top of page
  • Kim Piekos

Brennan Overcomes Paralysis to Help Those Who Have Been Paralyzed

By Kim Piekos

Though he’s received last rites seven times, thankfully Lake Forest resident Chris Brennan is still with us.

It’s a good thing Brennan comes from strong stock; his father is Terry Brennan, a leading halfback on Notre Dame’s 1946 and 1947 national championship teams and head coach of the Fighting Irish from 1954-58. It turned out Chris was going to need to call upon that innate strength in 2014, when his life literally took a tumble.

“When you lose things, you gain perspective," says Lake Forest resident Chris Brennan.

At that time, Brennan was recently remarried and serving as chairman and CEO of TGI Systems, a global sports visual branding company for stadiums and arenas. A series of unfortunate events occurred – an accidental 25-foot fall down boulders in Sedona, Ariz., a subsequent bout with sepsis due to necessary pain medications that perforated his intestines, a spinal cord surgery gone wrong that left him paralyzed from the armpits down, eventual addiction to the pain medications from which he has recovered and additional surgeries for common complications like blood clots.

Ironically, his physical therapist at what was known as the Rehabilitation Institute of Chicago (now the Shirley Ryan AbilityLab) turned out to be a woman he had coached in soccer in Winnetka as a young girl. She placed the team photo on his lap to remind him of who she was and told him, “I’m going to get you walking again, Mr. Brennan.” He took on that challenge wholeheartedly and credits his ability to walk today with the aid of a cane or walker with work on a cutting-edge, anti-gravity treadmill and 3-4 hours a day of physical therapy.

“I didn’t want to be defined by being paralyzed,” Brennan said.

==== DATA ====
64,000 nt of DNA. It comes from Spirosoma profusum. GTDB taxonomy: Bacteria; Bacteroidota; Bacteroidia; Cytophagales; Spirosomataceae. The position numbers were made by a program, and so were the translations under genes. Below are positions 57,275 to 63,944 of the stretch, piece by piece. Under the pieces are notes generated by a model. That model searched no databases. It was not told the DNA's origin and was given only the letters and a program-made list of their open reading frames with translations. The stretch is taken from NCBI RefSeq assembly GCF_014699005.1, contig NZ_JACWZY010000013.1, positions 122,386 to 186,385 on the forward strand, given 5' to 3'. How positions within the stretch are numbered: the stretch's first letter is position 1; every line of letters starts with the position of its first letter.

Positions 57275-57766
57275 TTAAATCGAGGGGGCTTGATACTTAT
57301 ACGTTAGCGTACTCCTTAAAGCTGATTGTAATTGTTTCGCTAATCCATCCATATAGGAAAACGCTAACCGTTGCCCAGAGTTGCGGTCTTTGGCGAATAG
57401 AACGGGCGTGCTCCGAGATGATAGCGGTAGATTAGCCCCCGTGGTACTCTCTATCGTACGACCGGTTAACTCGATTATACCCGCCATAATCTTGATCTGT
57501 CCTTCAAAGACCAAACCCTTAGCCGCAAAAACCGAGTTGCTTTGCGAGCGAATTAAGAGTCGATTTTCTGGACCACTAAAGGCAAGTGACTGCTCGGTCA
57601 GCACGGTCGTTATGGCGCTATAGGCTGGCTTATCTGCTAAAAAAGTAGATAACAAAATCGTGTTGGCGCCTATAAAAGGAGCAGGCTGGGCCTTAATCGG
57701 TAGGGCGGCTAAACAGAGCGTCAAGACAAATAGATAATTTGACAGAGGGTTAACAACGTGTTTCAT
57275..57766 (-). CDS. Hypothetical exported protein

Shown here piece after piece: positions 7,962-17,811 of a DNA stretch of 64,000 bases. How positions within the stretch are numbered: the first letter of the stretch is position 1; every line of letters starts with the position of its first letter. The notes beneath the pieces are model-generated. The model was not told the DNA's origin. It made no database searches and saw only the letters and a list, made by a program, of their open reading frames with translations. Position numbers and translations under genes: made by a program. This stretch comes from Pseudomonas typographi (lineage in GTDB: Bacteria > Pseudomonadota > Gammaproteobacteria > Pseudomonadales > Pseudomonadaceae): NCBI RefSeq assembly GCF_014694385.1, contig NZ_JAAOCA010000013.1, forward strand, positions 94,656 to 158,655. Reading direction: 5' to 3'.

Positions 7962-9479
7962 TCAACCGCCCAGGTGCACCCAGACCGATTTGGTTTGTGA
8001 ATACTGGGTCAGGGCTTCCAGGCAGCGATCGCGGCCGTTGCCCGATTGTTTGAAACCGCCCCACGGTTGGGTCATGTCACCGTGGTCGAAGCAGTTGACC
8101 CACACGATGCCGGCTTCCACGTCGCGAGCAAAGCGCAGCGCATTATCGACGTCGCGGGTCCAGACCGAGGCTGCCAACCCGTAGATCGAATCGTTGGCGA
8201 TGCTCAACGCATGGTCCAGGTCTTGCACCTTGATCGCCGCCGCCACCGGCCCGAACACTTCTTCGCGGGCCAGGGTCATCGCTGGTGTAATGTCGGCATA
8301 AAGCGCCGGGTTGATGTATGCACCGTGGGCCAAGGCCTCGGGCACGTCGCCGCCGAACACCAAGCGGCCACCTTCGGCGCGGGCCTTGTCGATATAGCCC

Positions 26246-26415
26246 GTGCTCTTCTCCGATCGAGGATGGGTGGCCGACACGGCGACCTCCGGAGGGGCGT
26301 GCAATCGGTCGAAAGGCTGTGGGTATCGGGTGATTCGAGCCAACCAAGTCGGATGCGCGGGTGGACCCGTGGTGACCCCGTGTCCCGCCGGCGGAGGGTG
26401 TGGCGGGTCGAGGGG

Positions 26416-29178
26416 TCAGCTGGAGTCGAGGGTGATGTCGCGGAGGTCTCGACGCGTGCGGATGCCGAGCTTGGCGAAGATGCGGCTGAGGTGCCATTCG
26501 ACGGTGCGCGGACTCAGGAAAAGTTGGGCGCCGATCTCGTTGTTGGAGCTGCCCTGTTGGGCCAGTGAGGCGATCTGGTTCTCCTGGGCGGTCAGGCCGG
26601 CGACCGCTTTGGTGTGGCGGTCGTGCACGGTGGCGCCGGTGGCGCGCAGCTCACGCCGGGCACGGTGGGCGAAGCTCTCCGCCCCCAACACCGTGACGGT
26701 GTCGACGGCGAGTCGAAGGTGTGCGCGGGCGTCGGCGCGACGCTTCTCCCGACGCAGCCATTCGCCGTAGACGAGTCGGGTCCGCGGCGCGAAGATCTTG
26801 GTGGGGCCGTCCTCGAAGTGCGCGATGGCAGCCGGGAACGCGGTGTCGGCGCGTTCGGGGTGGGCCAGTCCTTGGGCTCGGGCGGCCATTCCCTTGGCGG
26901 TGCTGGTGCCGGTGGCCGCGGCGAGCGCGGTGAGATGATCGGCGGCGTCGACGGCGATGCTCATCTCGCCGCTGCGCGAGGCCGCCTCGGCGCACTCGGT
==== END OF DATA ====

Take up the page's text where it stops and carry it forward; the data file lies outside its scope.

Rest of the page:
Brennan’s wife, longtime Lake Forest resident Diane Krapf Brennan, calls him the “Mayor of Villa Turicum” as he’s gotten to know many neighbors through his daily 2.5-mile walk around his neighborhood with his walker and dog, Luna. He can also be found riding his recumbent bike on Lake Forest bike paths in warmer months.

“I can’t thank Diane enough for what she’s done for me. Being a caregiver is not an easy task,” Brennan noted.

When Brennan was in the hospital “counting ceiling tiles,” he made a pact with God that he would start a foundation to help others facing similar challenges if he were to survive. He made good on that promise with the creation of the Brennan Rehabilitation Foundation, started in 2018 to provide financial support to individuals with tetraplegia (paralysis of the upper or lower body), total loss of all four limbs and torso along with other types of paralysis. It is estimated that more than 17,000 people survive a spinal cord injury each year in the U.S. and that they face medical expenses exceeding $500,000 in their first year of rehabilitation.

Recognizing himself as one of the “lucky ones” in many respects, Brennan established the Socrates Awards, which the foundation gives to 2-3 tetraplegics each year who best embody the mantra of the Socrates Creed: “Those who pursue a healthy mind and a healthy body in the face of adversity, such as disability and a long recovery, are amazing examples of people with true character,” Brennan said.

Recipients are awarded a $1,000 cash grant this year. Each year, the board determines awardee cash grants for the rest of their lives that support their continued efforts to be productive members of society. The recipients must use the funds for medical equipment, prescription medication, therapy or in-home care. This year, five 2021 Socrates Awards are being given at the Annual Meeting on Sunday, May 23 at Sunset Ridge Country Club.

“This experience has shifted my focus from myself to others,” Brennan explained. “When you lose things, you gain perspective. I have a much deeper appreciation for what’s around me now – my family, my friends, nature, animals --and I feel so grateful for it all.

“I was running on this treadmill of life thinking I was in control. All of that caused an imbalance in every aspect of my life – my personal, physical and spiritual life. Now I’m not concerned about being in control of anything. Ironically, now I’m on a treadmill just trying to walk! I’m very much at peace. I’ve tried my best.”

More information can be found at


bottom of page